The infamous 1900 Galveston hurricane killed 6,000 people – the greatest natural disaster in U.S. history. There was no hurricane warning.
The October hurricanes of 1906, 1909, 1910 and the September of 1919 were quite severe for the Keys. The first three played havoc with the construction of the Overseas Railway. Henry Flagler’s crews learned much about preparation and evacuation from the 1906 hurricane and were far better prepared for the next two, losing only a few lives. The 1919 hurricane did severe damage to the Key West-Havana railroad docks and buildings in Key West with a high loss of life, though not on land. The steamer Valbanera was later found between Key West and the Dry Tortugas sunk with 488 aboard.
The 1926 hurricane devastated Miami/Ft. Lauderdale and caused 200 deaths. The warning came late at night when most everyone was asleep. Two years later the 1928 hurricane overflowed Lake Okeechobee, killing 1,836 people. The year 1933 had a record number of tropical storms – 21, nine of which were hurricanes. The reader can guess what was next. Yes, 1935. A category-5 hurricane tore through the Upper Keys and totally missing the Miami area, but inflicting total destruction of Upper and Lower Matecumbe Keys, and doomed the financially frail Overseas Railway.
In my opinion there is a danger using recent hurricane ‘numbers per year’ charts as statistics for predictions. Miami is a good example. Dade County where Miami is located was impacted by hurricanes 13 times from 1926 to 1966 – not a good statistic. However, over the next 25 years there were no hurricanes so the statistics then looked favorable, but 1992 there was Hurricane Andrew. Mother Nature is too huge to use say 100 years of its billion years to make any reliable statistical predictions. Every year a hurricane is equally likely to strike our coastline of southern Florida.
The strengths of hurricanes are broken down into five categories known as the Saffir/Simpson scale as follows:
– SAFFIR/SIMPSON SCALE –
Category Wind MPH Surge feet Example
1 74-95 4-5 Floyd in 1987
2 96-110 6-8 David in 1974
3 111-130 9-12 Betsy in 1965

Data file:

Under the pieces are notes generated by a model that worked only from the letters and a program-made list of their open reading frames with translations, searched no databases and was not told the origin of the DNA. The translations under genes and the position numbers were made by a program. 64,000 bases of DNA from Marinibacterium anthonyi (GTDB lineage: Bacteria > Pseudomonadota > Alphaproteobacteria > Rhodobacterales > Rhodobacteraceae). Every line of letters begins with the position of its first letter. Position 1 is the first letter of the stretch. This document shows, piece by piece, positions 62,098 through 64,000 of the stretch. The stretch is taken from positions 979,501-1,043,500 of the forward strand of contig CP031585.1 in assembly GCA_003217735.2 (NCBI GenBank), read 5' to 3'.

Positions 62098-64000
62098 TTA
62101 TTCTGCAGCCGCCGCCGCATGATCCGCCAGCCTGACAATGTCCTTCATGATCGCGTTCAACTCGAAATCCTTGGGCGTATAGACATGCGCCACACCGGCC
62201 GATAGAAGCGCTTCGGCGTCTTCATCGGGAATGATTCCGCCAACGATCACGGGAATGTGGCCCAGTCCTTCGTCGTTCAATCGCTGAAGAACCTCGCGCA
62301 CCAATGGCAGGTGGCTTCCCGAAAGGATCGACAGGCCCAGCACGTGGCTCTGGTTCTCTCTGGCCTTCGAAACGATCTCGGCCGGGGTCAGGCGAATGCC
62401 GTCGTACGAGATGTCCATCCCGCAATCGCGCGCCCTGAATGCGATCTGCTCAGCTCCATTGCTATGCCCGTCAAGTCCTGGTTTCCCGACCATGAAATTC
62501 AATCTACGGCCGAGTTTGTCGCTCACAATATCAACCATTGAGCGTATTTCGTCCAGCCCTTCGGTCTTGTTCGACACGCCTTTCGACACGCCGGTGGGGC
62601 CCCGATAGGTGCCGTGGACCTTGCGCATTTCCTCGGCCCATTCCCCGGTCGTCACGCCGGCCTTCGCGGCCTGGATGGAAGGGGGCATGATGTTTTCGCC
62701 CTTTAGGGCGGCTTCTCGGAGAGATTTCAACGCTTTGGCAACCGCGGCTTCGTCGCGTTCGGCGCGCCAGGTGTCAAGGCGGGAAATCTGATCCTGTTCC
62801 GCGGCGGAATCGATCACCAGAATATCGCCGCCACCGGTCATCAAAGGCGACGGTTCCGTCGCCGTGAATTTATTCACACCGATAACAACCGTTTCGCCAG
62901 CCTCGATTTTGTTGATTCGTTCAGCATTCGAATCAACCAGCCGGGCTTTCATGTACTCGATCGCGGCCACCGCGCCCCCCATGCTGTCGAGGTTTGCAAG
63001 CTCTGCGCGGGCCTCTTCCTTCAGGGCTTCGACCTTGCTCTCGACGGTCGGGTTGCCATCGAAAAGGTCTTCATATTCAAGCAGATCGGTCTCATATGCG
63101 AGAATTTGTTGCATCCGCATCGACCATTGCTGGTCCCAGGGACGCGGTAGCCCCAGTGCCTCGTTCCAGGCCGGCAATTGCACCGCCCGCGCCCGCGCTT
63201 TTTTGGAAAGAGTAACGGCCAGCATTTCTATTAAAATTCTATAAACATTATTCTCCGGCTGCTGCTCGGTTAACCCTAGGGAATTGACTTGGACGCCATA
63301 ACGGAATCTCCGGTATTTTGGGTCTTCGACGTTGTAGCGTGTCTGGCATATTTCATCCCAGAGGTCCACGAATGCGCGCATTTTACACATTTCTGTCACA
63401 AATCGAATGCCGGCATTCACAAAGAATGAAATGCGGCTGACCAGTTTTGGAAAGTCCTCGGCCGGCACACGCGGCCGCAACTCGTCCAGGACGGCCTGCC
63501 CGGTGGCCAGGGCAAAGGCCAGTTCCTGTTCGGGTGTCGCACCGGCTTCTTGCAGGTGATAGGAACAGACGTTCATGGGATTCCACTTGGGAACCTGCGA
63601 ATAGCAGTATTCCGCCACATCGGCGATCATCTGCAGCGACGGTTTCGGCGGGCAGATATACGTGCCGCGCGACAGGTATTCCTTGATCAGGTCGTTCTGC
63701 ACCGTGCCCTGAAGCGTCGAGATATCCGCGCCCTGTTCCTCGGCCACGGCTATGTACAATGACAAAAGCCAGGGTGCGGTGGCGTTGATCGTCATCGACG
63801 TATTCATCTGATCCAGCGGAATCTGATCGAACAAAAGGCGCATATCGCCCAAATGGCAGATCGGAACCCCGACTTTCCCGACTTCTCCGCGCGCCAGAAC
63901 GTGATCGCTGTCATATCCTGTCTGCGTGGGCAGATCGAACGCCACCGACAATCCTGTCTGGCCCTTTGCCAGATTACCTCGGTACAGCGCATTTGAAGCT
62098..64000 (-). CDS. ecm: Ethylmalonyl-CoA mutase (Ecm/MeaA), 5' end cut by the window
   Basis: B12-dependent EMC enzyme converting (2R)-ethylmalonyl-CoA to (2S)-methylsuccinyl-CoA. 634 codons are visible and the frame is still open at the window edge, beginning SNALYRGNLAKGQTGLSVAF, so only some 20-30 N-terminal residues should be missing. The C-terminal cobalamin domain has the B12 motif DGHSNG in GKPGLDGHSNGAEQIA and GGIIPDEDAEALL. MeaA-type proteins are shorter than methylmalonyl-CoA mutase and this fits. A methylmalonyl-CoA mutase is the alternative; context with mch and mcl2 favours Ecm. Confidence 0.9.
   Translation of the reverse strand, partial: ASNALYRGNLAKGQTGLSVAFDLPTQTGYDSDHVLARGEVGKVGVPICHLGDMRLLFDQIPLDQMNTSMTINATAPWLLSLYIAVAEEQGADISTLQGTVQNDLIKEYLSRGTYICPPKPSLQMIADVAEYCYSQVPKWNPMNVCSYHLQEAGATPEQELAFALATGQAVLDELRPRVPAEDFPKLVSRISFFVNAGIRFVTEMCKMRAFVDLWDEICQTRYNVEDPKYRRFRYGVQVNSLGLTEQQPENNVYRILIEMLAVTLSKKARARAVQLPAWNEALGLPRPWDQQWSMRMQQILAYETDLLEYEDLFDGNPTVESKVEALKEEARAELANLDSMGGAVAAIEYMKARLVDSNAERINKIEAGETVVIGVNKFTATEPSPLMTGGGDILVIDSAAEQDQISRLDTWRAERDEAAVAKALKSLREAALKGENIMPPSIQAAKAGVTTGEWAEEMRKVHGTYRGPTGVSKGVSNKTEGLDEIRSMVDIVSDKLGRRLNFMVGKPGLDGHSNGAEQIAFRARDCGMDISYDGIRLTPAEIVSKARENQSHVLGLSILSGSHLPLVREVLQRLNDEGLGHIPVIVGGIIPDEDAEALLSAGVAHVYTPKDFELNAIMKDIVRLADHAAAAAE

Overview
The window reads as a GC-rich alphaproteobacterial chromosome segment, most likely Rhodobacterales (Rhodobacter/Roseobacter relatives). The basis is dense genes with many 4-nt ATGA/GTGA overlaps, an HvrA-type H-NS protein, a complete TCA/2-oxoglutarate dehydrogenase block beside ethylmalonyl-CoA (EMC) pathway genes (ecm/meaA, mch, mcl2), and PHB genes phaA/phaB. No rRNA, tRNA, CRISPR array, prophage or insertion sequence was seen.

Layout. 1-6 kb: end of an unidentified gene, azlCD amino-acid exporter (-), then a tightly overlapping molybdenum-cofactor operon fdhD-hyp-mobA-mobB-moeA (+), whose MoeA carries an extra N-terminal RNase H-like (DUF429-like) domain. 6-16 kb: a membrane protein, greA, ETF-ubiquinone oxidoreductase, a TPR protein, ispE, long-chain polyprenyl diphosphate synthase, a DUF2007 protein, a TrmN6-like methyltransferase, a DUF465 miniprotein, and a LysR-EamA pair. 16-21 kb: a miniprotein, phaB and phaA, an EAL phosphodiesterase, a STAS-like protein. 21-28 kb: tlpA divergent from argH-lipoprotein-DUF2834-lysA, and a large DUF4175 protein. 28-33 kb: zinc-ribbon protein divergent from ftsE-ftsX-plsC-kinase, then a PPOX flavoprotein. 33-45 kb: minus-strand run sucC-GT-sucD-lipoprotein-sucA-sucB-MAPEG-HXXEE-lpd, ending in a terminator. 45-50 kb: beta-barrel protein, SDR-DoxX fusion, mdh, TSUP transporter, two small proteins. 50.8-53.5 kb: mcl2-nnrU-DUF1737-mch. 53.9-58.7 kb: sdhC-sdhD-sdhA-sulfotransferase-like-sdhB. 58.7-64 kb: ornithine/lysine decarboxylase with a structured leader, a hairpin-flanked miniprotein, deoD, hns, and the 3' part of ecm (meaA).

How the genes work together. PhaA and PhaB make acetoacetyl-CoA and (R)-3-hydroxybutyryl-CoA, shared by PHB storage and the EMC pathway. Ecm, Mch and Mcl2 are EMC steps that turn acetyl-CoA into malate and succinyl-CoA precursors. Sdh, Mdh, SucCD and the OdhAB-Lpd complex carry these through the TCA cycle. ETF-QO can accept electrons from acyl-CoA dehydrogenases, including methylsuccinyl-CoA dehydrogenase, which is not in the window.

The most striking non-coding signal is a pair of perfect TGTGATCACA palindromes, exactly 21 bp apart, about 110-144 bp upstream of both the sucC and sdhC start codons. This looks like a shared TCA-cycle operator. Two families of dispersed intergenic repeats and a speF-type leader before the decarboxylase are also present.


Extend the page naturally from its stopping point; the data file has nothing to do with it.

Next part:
4 131-155 13-18 Donna in 1960
5 156-up 19-up Labor Day 1935
I proffer a special disclaimer in using statistics of hurricane data. Many factors must be used for specific conclusions. However, if we use NOAA data to consider total U.S. damage costs alone (adjusted to 1996 dollars), the category-4 hurricane Andrew (1992) was the most destructive with $30 billion of damage. Second was category-4 Hugo (1989), with $8 billion damage. Third was a category-1 hurricane in the northeast U.S. named Agnes (1972), causing $7.5 billion damage. Fourth was category-3 Betsy (1965), with $7.4 billion damage. Fifth was category-5 Camille (1969), with $6 million damage. Fifteenth was our 1960 hurricane category-4 Donna with $2 billion damage. The 1935 hurricane is not even on the charts – there was not much property value in its path. The later hurricanes appear to cause fewer fatalities, but higher damage claims.
If we consider loss of life in the U.S., then the number one is the 1900 category-4 Galveston hurricane, which officially caused 8,000+ deaths. The Louisiana hurricane of 1893, which caused 2,000 official deaths, is number two. Number three is the category-4 1928 Lake Okeechobee hurricane, which killed 1,836, mostly by drowning. Number four was the 1893 South Carolina hurricane, which killed between 1,000 and 2,000. Number five was the New England category-3 hurricane of 1938 with 600 deaths. (The 1919 Key West/Texas hurricane also killed 600, plus an additional 500 on ships at sea.) The Upper Keys category-5 hurricane of 1935 ranks number eight with 408 deaths. Note that the top five hurricanes are not the same in the two evaluations. Damage dollar costs and loss of life depend on many factors, such as the population density, structure value, location, inflation and size of the affected area. Forty five million residents have moved to coastal areas in the past 25 years.